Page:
What if it became illegal, as it is in some countries? What if our situation changed and I did not have the freedom to stay home? What if our children had needs that could not be met solely at home? What if anything else made homeschooling impossible for a season, or for the rest of their schooling years?
What would we do if we couldn't home school anymore? Let me share my thoughts with you, with the hope that this will encourage parents who would like to home school but can't, as well as parents who don't feel called to home school but want to be more involved with their children's educational journey. Remember, however you choose to have your child "educated", you are and always will be your child's most important teacher.
1. Develop an opinion about educational philosophies, methods, trends, Common Core standards, etc. Even though I taught in the public schools for fourteen years, before I began home schooling, I couldn't have very easily defined my "educational philosophy". There are some basic ones in the home schooling world (some great definitions can be found HERE) and there are many others in public and private schools. It can feel overwhelming, but knowing your bent, and what you believe the purpose of education is, will help you evaluate your child's school and programs to know what you agree with and where they may have gaps that you will want to address in other ways.
2. Know your child's strengths and weaknesses. One of the bonuses of home schooling is that you can teach in a way that addresses you child's individuality. You can still make sure that happens by understanding your child and helping his or her teacher do the same thing, and you can also choose activities at home that will build her strengths and help with her weaknesses
3. Be involved at your child's school. Volunteer, be in touch with his teachers, visit his classroom; know the curriculum; attend evening events for parents; understand what technology your child is using and why. Being involved will help you know what is going on and will put you in a good position to address concerns with teachers and the administration.
5. Teach them what they aren't learning at school. If you have an opinion about the educational philosophy that you favor, if you are involved at your child's school, and if you are familiar with what they are studying, then you will have a good idea of what they aren't learning, too. If there are gaps that you believe your child needs, especially in the area of Bible knowledge and the integration of faith with other subjects, find a way to teach that to your children outside of school, or whether on your own or through Released Time Bible Education. At home, some wonderful resources would include Grapevine Bible Studies, Bible Road Trip, and similar programs for the whole family.
6. Look for teachable moments in everyday life - cooking, at the grocery store, through service activities. Childhood is one extended time of learning and growing and that is not limited to the time they spend in school.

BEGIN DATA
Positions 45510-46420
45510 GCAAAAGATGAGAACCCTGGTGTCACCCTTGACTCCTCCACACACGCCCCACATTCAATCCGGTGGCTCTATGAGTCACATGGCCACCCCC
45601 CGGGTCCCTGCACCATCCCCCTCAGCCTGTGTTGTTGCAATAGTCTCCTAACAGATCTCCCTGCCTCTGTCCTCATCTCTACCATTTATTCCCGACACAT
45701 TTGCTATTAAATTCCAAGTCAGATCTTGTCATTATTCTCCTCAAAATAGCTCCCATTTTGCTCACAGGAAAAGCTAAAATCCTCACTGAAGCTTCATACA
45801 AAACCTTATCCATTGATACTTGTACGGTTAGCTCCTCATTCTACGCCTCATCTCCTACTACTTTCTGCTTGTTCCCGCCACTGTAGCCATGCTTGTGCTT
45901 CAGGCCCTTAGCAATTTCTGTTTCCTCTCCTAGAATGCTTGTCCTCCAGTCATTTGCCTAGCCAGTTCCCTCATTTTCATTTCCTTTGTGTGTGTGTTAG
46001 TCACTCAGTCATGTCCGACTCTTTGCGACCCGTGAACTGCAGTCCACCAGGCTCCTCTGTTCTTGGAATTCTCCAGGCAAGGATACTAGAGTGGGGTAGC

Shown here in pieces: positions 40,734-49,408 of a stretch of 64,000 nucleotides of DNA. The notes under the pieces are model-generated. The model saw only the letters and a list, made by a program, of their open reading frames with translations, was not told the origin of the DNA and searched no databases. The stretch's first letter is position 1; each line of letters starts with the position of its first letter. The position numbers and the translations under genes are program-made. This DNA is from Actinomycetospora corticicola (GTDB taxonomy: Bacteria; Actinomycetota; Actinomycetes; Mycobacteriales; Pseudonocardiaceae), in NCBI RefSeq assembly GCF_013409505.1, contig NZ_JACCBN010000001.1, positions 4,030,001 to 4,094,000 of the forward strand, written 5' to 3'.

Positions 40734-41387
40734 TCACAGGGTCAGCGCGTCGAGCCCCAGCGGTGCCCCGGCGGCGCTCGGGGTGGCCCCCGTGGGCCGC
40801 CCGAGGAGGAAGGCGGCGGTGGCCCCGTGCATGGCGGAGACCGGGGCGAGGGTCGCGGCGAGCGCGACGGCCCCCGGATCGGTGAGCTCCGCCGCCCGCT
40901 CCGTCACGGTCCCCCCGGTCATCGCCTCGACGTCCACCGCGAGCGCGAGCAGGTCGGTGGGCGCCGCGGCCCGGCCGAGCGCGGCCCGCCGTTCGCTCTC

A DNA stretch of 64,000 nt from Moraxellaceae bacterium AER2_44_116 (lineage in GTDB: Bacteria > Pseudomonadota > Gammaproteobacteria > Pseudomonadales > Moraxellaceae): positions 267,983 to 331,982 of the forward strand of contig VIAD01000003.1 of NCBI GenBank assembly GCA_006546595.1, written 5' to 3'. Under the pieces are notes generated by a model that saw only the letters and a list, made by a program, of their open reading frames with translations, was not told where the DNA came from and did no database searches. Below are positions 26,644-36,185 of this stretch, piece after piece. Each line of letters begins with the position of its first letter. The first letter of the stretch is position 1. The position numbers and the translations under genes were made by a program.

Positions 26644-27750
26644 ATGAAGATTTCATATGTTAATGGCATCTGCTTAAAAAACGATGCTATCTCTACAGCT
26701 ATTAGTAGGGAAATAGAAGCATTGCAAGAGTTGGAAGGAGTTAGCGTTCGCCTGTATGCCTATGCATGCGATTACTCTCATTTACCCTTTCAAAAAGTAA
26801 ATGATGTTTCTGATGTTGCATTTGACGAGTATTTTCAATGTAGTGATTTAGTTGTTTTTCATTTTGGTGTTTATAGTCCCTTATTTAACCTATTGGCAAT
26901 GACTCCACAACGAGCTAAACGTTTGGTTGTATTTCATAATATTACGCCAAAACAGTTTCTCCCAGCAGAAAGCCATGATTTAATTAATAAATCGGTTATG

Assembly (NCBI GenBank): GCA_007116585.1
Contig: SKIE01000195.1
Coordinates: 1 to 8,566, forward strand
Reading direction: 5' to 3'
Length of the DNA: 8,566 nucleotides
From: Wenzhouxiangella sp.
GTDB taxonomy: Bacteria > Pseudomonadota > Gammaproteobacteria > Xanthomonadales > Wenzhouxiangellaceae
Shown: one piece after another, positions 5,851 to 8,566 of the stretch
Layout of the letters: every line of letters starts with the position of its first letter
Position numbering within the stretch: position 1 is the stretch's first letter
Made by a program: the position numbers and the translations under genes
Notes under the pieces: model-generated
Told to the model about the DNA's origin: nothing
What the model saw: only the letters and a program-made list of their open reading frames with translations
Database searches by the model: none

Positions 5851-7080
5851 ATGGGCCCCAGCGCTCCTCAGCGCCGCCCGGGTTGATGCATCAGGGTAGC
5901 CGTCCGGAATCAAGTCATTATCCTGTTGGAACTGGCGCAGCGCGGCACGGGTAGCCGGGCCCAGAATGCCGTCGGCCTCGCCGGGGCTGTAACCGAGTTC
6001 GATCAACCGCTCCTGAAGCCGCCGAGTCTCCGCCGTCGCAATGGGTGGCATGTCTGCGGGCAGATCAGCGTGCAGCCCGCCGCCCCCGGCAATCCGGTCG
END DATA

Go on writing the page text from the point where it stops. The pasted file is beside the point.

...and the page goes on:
8. Guard your family time fiercely. One of my least favorite things about sending my children to "regular" school would be the loss of time together as a family. If your children are in school for seven or eight hours a day (including travel time), think very carefully about how to use the rest of the time. Do not schedule so many activities that you find yourselves exhausted by bed time or never being together as a family. If that means your child doesn't take dance or music lessons or participate in organized sports every season (or at all), so be it. You need to decide what is important to your family, but don't be afraid to go against the popular flow of having more extracurricular activities than you truly have time for as a family.
9. Find a group of like-minded parents and encourage each other. By "like-minded" I don't just mean friends with the same beliefs, but other parents with similar convictions about what they want their children learning. You may find this at church, through MOPS or moms groups, or through home school affinity groups.
10. Take advantage of summer vacations as time to home school as a family. After all, learning can and should be fun! If you are thinking about homeschooling, this is the perfect time to "try it out" in a limited way while you make sure your children's learning doesn't lapse during the "lazy" days of summer.
Does all of this take a lot of commitment and a lot of time? Absolutely. Quite honestly, that is one of many reasons we are homeschooling. We feel it is a much better use of our time and resources to teach our children at home rather than add on to a full day of learning outside the walls of our home. But if we had to, we would, as very little ranks up there in importance with the preparation of our children for adulthood and, most importantly, as mature followers of Christ in a world that increasingly goes its own way.
If you do not home school, what resources have you found to supplement what your children are learning at school? If you do home school, what aspects of your schooling would you want to make sure continued if you could no longer do it all at home? Join the discussion below!
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